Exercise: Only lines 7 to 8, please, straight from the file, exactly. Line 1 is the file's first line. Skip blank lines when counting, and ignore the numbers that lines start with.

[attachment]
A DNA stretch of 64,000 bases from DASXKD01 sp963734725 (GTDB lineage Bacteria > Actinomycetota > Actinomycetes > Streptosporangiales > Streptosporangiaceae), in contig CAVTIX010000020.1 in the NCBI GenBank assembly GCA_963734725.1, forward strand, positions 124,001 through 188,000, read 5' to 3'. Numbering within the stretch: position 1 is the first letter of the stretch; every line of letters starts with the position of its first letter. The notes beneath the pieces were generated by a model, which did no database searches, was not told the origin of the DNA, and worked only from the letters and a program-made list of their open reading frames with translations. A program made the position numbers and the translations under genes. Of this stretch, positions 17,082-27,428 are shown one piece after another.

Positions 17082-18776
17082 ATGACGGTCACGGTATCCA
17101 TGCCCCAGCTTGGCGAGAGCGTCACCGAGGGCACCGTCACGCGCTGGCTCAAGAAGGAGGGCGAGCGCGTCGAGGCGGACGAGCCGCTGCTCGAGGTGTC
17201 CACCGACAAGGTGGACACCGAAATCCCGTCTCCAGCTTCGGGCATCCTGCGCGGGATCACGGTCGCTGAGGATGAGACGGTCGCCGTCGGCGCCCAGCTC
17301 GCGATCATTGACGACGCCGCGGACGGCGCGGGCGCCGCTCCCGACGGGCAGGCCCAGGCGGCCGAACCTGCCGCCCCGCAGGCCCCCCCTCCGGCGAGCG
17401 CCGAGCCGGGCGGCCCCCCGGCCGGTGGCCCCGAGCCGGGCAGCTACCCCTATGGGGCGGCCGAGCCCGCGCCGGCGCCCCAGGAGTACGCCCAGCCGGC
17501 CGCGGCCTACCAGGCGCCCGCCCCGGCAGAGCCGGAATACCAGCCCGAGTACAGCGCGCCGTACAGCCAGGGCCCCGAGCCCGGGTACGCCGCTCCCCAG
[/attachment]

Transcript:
17401 CCGAGCCGGGCGGCCCCCCGGCCGGTGGCCCCGAGCCGGGCAGCTACCCCTATGGGGCGGCCGAGCCCGCGCCGGCGCCCCAGGAGTACGCCCAGCCGGC
17501 CGCGGCCTACCAGGCGCCCGCCCCGGCAGAGCCGGAATACCAGCCCGAGTACAGCGCGCCGTACAGCCAGGGCCCCGAGCCCGGGTACGCCGCTCCCCAG